There are subtle differences in the front fascia when compared to the prototype, but it appears the orange car was a faithful first look. It’s a largely handsome design, especially when parked next to the alien-like origami angles of the outgoing Civic, and it appears more as a scaled-down interpretation of the larger Accord than a sleeker version of the prior generation.

There’s good stuff under the new skin, too. Honda confirmed the new Civic’s bones are retained from the outgoing car, with significant improvements in torsional rigidity and handling. The current Civic remains one of the sharpest compacts to drive in any body style or trim, so we expect the new car to be dynamite to drive.

There’s still no look at the cabin but based on the sketches provided at the prototype’s debut, it’s shaping up to be one of the segment’s cleanest and most modern interiors. Look for the inside to reflect the mature aesthetic of the outside, with less angularity and more horizontal surfaces.

Excited? Us, too. For your first full look at the new 2022 Honda Civic, check back here on April 28 when Honda pulls off the cover completely.

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2022 Kia Carnival First Drive Review: So Long, Sedona

Wed, 04/14/2021 - 8:00am

Drop the fantasy for a moment. As much as we’d all love to project the rough-and-tumble, outdoorsy ruggedness associated with the deep-voiced sales pitches in SUV ads, how often are you really tackling anything more challenging than a gravel parking lot or a dusty fire road?

Buyers in need of three-row seating but who won’t capitalize on the off-road Sporting aspect of a sport utility vehicle can get loads more utility out of a less ostentatious, less understood class of vehicle. The clever buyer shops for a minivan—or as Kia is calling it, a multipurpose vehicle (MPV). As much as we love the SUV of the year–winning Kia Telluride, the new 2022 Kia Carnival MPV could be a smarter fit for most families.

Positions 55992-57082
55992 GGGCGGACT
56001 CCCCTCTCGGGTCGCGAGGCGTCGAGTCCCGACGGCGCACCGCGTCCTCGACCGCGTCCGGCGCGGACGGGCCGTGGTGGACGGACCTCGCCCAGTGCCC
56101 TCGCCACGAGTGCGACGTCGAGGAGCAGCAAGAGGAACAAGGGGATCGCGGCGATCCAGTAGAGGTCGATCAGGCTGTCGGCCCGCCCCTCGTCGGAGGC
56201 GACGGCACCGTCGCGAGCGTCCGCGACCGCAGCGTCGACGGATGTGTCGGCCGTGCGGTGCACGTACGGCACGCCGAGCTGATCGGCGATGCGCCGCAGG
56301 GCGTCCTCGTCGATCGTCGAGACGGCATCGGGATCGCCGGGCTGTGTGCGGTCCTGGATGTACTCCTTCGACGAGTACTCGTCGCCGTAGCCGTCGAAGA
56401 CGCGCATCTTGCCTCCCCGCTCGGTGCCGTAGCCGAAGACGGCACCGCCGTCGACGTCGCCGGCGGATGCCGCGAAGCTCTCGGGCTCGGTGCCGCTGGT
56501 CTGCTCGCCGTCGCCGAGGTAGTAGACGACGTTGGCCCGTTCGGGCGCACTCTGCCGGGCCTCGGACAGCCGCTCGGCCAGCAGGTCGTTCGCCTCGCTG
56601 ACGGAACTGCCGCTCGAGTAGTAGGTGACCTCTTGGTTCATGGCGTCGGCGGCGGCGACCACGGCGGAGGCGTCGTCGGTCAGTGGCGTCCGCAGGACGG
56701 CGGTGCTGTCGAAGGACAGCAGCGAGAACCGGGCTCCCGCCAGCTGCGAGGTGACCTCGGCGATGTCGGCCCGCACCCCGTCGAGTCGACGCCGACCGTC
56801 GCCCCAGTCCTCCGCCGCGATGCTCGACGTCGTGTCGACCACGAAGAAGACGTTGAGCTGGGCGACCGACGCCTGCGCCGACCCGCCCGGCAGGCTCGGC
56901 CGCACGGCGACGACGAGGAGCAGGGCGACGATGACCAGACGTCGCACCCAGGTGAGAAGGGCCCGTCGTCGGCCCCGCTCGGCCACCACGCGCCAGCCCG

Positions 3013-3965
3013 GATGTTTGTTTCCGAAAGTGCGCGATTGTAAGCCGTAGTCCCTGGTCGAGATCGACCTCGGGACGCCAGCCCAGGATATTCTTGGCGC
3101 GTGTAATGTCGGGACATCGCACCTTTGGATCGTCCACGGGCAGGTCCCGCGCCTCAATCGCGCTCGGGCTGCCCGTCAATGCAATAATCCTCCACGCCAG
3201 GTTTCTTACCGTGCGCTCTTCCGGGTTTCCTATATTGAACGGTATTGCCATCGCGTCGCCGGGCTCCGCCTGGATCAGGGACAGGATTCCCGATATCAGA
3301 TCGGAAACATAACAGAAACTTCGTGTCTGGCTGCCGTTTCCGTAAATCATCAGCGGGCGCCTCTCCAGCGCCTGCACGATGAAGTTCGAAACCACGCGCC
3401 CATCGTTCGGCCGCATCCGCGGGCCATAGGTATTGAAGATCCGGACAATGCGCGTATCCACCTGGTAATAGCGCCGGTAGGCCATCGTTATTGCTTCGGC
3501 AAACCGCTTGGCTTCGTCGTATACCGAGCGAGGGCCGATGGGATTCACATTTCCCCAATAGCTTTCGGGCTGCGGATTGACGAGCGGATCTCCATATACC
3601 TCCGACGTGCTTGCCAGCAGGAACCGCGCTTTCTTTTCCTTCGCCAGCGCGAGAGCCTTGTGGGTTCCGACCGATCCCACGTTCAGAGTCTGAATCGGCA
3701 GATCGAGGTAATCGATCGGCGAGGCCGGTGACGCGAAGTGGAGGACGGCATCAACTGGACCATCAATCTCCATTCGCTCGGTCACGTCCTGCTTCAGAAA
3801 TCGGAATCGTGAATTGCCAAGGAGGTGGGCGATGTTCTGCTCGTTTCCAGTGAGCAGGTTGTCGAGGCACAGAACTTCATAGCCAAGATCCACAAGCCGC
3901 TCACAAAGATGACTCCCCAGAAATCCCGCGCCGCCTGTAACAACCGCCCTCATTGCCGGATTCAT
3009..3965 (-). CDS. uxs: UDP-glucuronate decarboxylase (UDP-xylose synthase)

What Is It?


If you haven’t heard of the Carnival, you’re not alone. Kia introduced it as a new nameplate for 2022 to replace its Sedona minivan, which Kia has sold in the U.S. since the 2002 model year.

The Carnival rides on a lighter, stronger platform than the outgoing Sedona and features boxy, SUV-inspired sheetmetal reminiscent of newer Kia designs, including the Telluride, Seltos, and Sorento. (A neighbor even asked if it was an SUV or a minivan, which surely would thrill Kia’s designers.) This is also the first model to don the newly redesigned Kia badge.

Cavernous Cargo Carrying

The Carnival is more spacious than the van it replaces, too. With 40.2 cubic feet of cargo space behind the third-row bench, it has 6.3 cubic feet more cargo volume than the old Sedona and at least 6.7 cubes more than any other current minivan. Stowing the third-row seats is easily doable with one hand via a chunky handle on the back of the seat, and with the seats folded, the load floor is completely flat.

Space behind the second row is class-competitive but a few cubes behind a comparable Honda Odyssey or Chrysler Pacifica. The Carnival’s second-row seats are removable (in all models save the range-topping SX Prestige), a feature the Sedona didn’t offer. To do so, lift a lever under the back side of the seat and fold the seat forward; removal requires no more than average adult strength, but the awkward shape means it may be wise to enlist the help of a partner.

Those planning to frequently swap between using the maximum space behind the first row and using the second-row seats may be better off with Chrysler Pacifica’s Stow ’n Go solution rather than wrangling the second-row seats into and out of the Carnival. Once they’re removed, however, not only does the Kia have more space behind the first row than any other minivan, but its cargo volume also measures larger than that of the colossal Chevrolet Suburban (145.1 versus 144.7 cubic feet).

Cargo Space behind third-/second-/first-row seats (cu. ft.) 2022 Kia Carnival 40.2 / 86.9 / 145.1 2021 Toyota Sienna 33.5 / 75.2 / 101.0 2021 Honda Odyssey 32.8 / 89.2 / 144.9 2021 Chrysler Pacifica 32.3 / 87.5 / 140.5 2021 Kia Sedona 33.9 / 78.4 / 142.0 Three Roomy Rows of Seating